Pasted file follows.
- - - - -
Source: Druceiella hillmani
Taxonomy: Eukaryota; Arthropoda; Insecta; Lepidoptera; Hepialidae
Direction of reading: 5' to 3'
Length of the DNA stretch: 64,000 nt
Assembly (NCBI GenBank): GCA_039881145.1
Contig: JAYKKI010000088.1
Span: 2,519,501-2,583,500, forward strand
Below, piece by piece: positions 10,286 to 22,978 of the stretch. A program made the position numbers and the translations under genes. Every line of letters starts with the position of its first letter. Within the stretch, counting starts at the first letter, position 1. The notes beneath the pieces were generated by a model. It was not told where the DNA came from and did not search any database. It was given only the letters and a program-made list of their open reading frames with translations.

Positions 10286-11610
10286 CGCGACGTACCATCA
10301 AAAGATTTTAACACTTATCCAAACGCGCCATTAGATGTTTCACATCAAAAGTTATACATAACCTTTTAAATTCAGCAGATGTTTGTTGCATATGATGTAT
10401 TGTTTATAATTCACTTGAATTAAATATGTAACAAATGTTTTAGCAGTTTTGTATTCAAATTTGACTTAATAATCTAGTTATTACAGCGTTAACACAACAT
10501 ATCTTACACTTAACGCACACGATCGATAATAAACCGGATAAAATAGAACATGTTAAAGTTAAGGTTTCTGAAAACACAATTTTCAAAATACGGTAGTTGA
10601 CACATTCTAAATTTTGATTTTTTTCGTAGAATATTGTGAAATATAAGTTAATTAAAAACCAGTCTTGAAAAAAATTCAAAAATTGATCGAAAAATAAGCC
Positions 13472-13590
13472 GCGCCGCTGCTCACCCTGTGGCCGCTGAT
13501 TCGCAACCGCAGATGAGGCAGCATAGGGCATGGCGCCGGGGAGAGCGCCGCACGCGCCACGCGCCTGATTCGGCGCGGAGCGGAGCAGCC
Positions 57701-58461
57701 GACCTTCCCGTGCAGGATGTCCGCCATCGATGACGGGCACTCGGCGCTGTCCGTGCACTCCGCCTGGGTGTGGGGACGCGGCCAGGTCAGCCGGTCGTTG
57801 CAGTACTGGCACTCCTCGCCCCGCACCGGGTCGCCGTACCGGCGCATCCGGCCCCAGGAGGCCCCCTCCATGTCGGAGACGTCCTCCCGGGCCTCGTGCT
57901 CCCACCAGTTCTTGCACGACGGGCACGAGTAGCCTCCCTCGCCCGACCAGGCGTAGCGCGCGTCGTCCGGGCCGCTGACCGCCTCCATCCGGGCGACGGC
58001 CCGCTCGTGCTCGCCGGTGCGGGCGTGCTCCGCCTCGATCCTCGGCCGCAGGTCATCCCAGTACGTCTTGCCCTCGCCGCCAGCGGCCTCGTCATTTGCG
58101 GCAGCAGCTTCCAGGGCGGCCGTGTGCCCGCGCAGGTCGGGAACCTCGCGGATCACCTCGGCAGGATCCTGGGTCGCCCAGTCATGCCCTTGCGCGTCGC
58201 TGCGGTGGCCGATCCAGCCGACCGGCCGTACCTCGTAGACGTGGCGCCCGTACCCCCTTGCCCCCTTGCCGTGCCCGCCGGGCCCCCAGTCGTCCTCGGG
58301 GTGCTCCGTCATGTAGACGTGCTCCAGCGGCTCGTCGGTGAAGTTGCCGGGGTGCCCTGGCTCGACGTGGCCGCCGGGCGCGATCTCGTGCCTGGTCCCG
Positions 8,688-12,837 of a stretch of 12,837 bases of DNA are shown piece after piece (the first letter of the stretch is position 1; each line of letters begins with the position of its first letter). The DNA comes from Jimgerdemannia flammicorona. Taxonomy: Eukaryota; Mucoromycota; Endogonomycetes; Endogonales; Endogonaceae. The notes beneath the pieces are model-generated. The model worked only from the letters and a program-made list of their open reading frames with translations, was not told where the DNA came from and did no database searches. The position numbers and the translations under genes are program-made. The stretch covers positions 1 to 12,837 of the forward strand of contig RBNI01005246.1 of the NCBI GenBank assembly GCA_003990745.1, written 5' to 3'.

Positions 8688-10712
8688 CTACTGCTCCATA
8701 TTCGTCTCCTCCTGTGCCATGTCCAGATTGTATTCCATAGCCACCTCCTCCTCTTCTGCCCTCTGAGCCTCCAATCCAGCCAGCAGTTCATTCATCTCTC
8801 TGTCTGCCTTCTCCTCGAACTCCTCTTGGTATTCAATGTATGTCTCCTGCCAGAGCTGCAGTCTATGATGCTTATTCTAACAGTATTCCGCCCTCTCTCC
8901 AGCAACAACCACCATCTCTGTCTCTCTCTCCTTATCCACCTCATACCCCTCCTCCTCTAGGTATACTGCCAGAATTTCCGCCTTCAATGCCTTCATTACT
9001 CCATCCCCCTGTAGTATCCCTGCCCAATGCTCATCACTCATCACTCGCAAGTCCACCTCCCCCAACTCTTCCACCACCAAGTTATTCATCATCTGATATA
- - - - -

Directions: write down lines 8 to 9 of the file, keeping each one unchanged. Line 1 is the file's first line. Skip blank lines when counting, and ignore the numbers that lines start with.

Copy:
Below, piece by piece: positions 10,286 to 22,978 of the stretch. A program made the position numbers and the translations under genes. Every line of letters starts with the position of its first letter. Within the stretch, counting starts at the first letter, position 1. The notes beneath the pieces were generated by a model. It was not told where the DNA came from and did not search any database. It was given only the letters and a program-made list of their open reading frames with translations.

Positions 10286-11610